All of these things lead to some pretty surprising survival methods. Priorities are turned upside down. A day out with your kid can become more important than car repairs. If you know that you don’t have the full amount to pay for new brakes and that if you try to save for two or three months some emergency will come up and devour that savings anyway, you figure that is better to make the best of this moment than worry about what you can’t fix. You may spend “too much money” eating out, but with two or more jobs you don’t have the time to cook, so there’s not much choice. You may find yourself stuck with a truly urgent situation and no money to cover it, so you swallow hard and take out a high interest payday loan or, worse, a title loan against the car you use to get to work. These are the behaviors that poor people get ridiculed for, but they are often the only thing that keeps them afloat at all.
Whole books have been written about this experience, from Nickel And Dimed to Hand To Mouth. Countless blog posts and editorials have explained these dynamics again and again, but the situation isn’t getting any better.
Back in May when I came to Tanzania for the first time I took in the deplorable state of the infrastructure here and started to ask the question “Why?” Why are most of the roads here unpaved and even ungraded? Why are the public water points, most of which are dug and developed by foreign donors, so poorly maintained?* Why are the sewers open drainage ditches instead of enclosed pipes? And why are there so few safe walkways across those ditches?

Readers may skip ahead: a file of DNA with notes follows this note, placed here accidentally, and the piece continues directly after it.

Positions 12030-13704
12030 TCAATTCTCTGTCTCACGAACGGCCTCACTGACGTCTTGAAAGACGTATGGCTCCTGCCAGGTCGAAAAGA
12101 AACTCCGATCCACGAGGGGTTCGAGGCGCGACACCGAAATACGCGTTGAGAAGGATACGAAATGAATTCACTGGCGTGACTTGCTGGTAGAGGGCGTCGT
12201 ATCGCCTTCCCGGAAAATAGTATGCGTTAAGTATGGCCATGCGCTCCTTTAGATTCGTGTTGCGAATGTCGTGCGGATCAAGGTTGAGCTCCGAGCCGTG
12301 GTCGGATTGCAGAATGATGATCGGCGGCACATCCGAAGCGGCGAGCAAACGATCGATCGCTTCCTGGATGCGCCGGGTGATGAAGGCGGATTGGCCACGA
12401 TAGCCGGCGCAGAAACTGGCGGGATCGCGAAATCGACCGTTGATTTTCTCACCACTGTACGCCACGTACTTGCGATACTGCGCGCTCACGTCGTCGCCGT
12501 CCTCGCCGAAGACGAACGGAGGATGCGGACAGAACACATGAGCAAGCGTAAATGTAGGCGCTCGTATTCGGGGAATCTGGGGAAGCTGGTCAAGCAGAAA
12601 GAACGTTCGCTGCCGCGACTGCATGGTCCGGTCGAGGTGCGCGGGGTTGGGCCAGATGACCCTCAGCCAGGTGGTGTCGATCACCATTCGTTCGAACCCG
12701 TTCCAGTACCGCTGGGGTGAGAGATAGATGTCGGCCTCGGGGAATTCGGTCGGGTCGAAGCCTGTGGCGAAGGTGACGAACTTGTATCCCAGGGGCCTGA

I’ve been in other low income countries before, but I’ve never seen conditions so bad in a major city. I hadn’t even visited the rural areas affected by the project I came to work on yet, and I knew that conditions of the infrastructure outside the city was even worse. So, like a loose tooth that you poke at with your tongue until it falls out, I kept turning these questions over in my head. I didn’t keep the questions to myself, either. I asked everyone I could what they thought about these things.
One of the early answers that I got was that it’s just about priorities. Tanzania has resources. It should be fabulously wealthy, but it isn’t. It’s all corruption, a few people said. Money comes in from donors, it gets misspent, and the infrastructure doesn’t get maintained. I was shown some streets in the wealthy neighborhoods that were paved to very high standards. “Of course,” my guide said, “they have plenty of money to pave the street in front of this ambassador’s house.” Another person suggested that the ambassador’s country had paid to have that street done properly. “No one in Tanzania would have cared that much,” they said.
During that trip, I also learned about one district where all the water points work. In fact, I was told that most people even have water in their houses. This magical unicorn of a district had a difference, though. Their water system was run as a church project. A Christian ministry had set up the system and the local and foreign Christians were still the key players in running the water supply organization. They had received massive amounts of money from an international NGO along with deep mentorship and hands-on support to run this program, and that’s what made it work.